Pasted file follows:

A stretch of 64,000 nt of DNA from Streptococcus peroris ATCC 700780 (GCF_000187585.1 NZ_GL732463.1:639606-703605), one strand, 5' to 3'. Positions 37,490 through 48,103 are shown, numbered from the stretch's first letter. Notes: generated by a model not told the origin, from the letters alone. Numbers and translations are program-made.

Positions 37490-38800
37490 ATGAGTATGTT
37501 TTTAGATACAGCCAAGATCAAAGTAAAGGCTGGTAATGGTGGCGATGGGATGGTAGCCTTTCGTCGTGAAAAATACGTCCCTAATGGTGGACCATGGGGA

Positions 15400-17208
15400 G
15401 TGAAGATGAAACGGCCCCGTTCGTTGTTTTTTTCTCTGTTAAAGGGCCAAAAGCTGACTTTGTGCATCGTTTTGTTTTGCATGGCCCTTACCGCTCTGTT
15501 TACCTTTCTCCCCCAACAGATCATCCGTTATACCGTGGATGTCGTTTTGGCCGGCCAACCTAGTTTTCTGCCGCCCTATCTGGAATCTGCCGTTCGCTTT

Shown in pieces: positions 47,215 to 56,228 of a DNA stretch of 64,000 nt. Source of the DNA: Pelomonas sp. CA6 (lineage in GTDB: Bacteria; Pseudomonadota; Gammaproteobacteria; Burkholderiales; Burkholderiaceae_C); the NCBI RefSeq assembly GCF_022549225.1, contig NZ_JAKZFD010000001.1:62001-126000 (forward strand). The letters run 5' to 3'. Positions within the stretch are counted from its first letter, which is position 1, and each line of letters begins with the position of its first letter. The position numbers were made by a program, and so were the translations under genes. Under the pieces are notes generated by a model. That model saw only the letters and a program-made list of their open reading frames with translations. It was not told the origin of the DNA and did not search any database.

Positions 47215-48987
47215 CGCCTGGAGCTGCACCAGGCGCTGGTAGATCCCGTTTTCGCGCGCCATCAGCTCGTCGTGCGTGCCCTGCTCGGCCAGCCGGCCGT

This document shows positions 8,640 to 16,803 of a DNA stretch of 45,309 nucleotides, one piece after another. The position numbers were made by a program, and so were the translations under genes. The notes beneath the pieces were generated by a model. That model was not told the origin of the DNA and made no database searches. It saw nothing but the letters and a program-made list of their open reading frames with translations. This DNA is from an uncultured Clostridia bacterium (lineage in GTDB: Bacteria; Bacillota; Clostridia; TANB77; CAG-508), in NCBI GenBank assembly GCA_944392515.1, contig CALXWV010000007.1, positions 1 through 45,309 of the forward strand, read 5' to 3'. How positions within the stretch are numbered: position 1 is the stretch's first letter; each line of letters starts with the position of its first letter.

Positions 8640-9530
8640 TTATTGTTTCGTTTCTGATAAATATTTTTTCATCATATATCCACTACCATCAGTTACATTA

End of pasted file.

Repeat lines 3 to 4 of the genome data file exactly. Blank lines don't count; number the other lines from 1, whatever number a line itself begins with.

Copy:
37490 ATGAGTATGTT
37501 TTTAGATACAGCCAAGATCAAAGTAAAGGCTGGTAATGGTGGCGATGGGATGGTAGCCTTTCGTCGTGAAAAATACGTCCCTAATGGTGGACCATGGGGA